2019 may be the year of “peak Unified Communications.” Unified communications (UC) solutions like Slack, Skype, Webex and dozens of others are great for business productivity, but extremely difficult to troubleshoot at locations outside of a company’s headquarters. Without visibility into UC network traffic at these distributed locations, network operations (NetOps) teams can’t troubleshoot connectivity problems like latency and congestion, leading to frustration, decreased employee productivity, upset customers, and ultimately loss of revenue for organizations. Luckily a solution to this issue is finally starting to emerge in the form of low-cost monitoring solutions for remote locations.
Think of how many different unified communications services the average office worker uses on a daily basis. They may sit down at their desk, check their email and internal chat messages on Office 365 and Slack, and then dial in to a team conference call via Webex or GoToMeeting. After the call they might access a presentation deck they just watched using SharePoint or Zoho, and then check their daily to-do list. That’s half a dozen different services and it’s not even 10:00 am! The UC market is predicted to grow at a CAGR of 16.8% until 2024, while Gartner predicts that the North American UCaaS market for midsize enterprises will grow from $1.5 billion in 2017 to roughly $2.8 billion by 2021. Clearly the gold rush of UC services is not going to slow down anytime soon.
This growth causes problems for IT teams because the traffic for all these apps no longer passes through the corporate headquarters, where NetOps has strong visibility. Instead, these web-based or hosted apps are reaching out from remote offices directly to the Internet. That means that IT can’t predict or detect when these applications are having problems and doesn’t have the visibility necessary to fix them. This is a serious issue for businesses, because voice, video and telepresence applications are quite sensitive to network issues.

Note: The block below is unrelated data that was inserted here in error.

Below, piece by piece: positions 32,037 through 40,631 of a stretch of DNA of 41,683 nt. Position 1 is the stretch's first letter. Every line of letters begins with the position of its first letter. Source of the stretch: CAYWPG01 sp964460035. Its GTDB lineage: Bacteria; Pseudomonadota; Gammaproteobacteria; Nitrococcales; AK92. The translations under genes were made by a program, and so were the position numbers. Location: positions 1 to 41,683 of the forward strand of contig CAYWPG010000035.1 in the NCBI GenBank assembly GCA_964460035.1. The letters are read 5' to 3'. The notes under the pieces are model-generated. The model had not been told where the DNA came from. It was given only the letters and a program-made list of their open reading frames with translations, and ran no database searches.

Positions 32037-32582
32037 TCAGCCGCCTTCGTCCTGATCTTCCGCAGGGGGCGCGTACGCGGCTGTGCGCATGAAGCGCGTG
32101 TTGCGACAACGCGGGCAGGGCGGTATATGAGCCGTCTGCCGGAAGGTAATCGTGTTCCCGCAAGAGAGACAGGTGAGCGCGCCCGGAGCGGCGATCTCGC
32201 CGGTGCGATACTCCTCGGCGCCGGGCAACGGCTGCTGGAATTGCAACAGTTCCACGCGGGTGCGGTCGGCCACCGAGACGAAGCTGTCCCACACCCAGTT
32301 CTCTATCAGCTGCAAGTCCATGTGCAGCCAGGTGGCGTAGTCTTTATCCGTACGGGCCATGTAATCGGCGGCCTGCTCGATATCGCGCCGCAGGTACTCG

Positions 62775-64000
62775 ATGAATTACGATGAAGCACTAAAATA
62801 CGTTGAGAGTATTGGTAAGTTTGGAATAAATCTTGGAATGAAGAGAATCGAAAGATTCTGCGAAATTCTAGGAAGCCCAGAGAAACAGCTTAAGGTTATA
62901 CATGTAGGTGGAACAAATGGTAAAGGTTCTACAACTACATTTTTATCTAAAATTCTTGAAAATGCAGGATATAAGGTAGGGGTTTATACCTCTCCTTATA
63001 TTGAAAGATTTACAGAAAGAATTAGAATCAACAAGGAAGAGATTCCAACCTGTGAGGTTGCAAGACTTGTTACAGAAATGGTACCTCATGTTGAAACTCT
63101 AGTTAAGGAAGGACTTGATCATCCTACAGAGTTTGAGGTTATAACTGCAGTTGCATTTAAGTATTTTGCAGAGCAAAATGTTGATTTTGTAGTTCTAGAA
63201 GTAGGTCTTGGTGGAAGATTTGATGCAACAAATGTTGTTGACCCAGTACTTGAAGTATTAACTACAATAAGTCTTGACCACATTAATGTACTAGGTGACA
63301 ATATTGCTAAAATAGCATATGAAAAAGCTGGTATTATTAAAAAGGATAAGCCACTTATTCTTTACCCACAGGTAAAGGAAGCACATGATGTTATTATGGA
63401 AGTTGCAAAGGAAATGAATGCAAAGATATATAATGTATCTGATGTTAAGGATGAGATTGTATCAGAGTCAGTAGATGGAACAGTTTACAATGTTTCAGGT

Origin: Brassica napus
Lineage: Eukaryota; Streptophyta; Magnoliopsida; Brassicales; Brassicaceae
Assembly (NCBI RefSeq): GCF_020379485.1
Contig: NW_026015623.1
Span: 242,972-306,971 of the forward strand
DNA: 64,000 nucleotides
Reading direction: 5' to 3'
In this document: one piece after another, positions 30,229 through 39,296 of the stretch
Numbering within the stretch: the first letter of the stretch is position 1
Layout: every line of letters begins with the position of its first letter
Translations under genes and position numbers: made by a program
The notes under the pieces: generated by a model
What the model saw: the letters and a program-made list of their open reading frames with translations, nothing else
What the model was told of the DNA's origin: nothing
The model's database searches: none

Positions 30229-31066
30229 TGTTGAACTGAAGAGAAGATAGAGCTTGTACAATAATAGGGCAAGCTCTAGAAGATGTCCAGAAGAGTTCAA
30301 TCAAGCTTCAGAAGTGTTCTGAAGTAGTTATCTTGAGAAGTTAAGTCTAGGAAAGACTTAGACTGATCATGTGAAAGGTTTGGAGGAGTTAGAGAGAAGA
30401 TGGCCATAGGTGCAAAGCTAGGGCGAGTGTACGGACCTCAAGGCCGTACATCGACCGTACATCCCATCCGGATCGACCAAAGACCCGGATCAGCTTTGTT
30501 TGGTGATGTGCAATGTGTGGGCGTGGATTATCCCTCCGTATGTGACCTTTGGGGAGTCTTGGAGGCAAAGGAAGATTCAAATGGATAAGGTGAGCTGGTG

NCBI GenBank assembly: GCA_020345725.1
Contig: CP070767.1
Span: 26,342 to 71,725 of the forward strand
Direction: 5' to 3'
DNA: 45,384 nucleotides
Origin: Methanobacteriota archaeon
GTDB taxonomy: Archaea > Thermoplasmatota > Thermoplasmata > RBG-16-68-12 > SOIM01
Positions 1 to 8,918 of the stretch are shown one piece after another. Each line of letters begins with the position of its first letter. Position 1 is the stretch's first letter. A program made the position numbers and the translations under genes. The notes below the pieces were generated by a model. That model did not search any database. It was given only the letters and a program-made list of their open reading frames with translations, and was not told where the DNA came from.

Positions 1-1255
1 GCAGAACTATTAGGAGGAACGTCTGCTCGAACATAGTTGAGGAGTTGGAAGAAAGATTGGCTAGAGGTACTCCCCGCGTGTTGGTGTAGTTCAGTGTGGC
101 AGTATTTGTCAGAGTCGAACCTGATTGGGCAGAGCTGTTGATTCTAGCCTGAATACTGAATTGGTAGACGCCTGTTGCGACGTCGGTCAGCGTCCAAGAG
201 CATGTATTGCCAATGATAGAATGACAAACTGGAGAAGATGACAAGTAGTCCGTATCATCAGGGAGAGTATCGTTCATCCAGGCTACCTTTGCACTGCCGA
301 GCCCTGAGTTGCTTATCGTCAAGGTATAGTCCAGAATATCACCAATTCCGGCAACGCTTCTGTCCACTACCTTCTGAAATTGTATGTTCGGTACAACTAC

Here are some of the problems that UC applications commonly experience:
- Jitter: When packets for video conferencing services arrive late or out of order, the picture breaks up and there’s a delay that makes it difficult to have a conversation. These issues are especially common with telepresence apps, and the Webex family in particular. In my career in IT technology, the most common question I get from customers researching network monitoring is how to monitor Webex!
- Lag: Packet latency also affects VoIP and voice-only teleconference calls. These applications have a low threshold for latency and even small delays of 50 to 100 milliseconds make it nearly impossible to carry out a conversation, as participants begin talking over one another.
- Congestion: Teleconferencing apps are so bandwidth-intensive that they can overwhelm a less-powerful network. This wasn’t an issue when voice and video was a small percentage of network traffic, but as companies do more teleconferencing, multiple voice and video calls at once can quickly take up all the available bandwidth and degrade call performance. Even setting up QoS policies won’t help if you have a dozen calls all happening at the same time – the network will get overloaded.